Earlier today fight fans had the chance to see a very interesting match up from Thailand, as Pongsaklek Sithdabnij (17-5-11, 13) faced off with Japan's Seita Ogido (12-4-3, 3) [荻堂 盛太].
The bout saw the Thai successfully defending his WBC Asian Boxing Council Light Flyweight title against the Japanese challenger, but he was forced to work for the win.
It was clear that Ogido had not travelled to lose, and he was regularly backing the Thai up with his sharp punching, even mocking him at times. Sadly for Ogido his ability to back up the Thai often counted for little as the Thai managed to landed the heavier looking shots, often landing eye catching hooks and uppercuts on the Japanese challenger as Ogido came in. It was those shots that seemed to please the ringside judges.
In the final round Ogido seemed to know he needed to do somethign big to get the decision, especially in Japan, and he did look to land bigger shots. Pongsaklek however smartly avoided a war, picked his moments well, landing a gorgeous right hand mid way through the round, and made his way to the final bell without too much drama to take the unanimous decision and retain his title.
The Thai would take the win with scores of 117-110, 116-111 and 118-109. The 118-109 card did seem too wide, but there is no doubting who deserved the win. Saying that Ogido was competitive and this possibly the best we've seen from him, and hopefully he takes this as a learning experience as he is a talented youngster, with the potential to wins titles down the line.
On October 20th fight fans around the globe will be able to see the Pongsaklek Sithdabnij (16-5-11, 13) defending his WBC Asian Boxing Council Light Flyweight title against Japanese challenger Seita Ogido (12-3-3, 3) [荻堂 盛太].
The Thai is enjoying his second reign with the title and will be looking to make his first defense since reclaiming the title with a win over Kompayak Porpramook.
For Ogido this is a chance to claim a regional title, after having failed to win in two bouts for the OPBF title and another for the WBC Youth title. He's been touted for a while as a real hopeful but now needs a big win, and would count as a big win.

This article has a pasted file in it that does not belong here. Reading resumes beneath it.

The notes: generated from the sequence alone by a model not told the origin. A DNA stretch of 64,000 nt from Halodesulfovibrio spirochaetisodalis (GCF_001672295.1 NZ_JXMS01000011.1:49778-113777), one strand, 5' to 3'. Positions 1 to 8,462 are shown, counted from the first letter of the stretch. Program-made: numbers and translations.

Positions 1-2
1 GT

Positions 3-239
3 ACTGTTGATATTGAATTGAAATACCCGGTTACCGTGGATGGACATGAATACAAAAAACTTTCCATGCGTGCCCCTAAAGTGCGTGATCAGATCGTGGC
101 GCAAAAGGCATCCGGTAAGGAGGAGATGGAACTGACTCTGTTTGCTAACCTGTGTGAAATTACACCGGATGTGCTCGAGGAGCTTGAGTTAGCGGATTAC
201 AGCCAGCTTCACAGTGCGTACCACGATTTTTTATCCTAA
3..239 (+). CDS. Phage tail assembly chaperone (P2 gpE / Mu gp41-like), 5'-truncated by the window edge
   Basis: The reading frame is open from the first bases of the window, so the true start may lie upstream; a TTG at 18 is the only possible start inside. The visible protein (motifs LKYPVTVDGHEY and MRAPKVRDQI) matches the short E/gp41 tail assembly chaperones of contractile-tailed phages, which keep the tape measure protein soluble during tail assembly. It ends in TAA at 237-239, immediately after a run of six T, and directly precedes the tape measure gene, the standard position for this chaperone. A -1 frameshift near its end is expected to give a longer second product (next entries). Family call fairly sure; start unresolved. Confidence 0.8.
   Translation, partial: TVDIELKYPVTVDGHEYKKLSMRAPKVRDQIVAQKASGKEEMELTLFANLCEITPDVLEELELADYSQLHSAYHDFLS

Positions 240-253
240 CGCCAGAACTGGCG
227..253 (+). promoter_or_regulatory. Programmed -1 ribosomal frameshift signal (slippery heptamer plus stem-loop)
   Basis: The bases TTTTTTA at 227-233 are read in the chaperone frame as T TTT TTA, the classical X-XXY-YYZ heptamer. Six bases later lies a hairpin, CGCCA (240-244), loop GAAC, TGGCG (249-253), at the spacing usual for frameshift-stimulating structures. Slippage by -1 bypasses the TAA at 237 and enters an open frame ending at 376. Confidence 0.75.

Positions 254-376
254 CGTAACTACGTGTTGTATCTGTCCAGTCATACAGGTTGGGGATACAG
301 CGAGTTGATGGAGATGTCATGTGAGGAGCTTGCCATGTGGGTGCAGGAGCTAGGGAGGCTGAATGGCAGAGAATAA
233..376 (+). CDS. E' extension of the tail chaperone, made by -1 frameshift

For fans interested in this bout will be streamed live on Workpoint, who also operate a live youtube channel, meaning fans can watch this live on youtube.
Earlier today saw the announcement of Mugen 9, set to take place on August 4th in Okinawa. The show will feature a pair of title fights, a female OPBF title bout and a Japanese Youth title bout.
The Japanese Youth title bout will take place at Light Flyweight and will see Ryuto Oho (11-4-1, 3) [大保龍斗] defending his title against Hiroki Inamine (2-1, 2) [稲嶺光紀]. On paper this is an outstanding fight, with Oho looking to build on a brilliant win over Tetsuya Tomioka earlier this year and make his first defense of the title.
As for Inamine, who was a very solid amateur, this bout will see him looking to bounce back from from a May defeat to former amateur stand out Rikito Shiba, in a hotly contested 6 round decision loss.
The other title fight will see OPBF female Bantamweight champion Yuko Henzan (6-6-4, 2) [平安山裕子] make her first defense of the title that she won back in April. She will be taking on unbeaten Chinese challenger Fan Yin (3-0, 1), who is taking a notable step up in class for her first title bout.
Also on this card will be Seita Ogido (11-3-3, 3) [荻堂 盛太], in a notable supporting bout.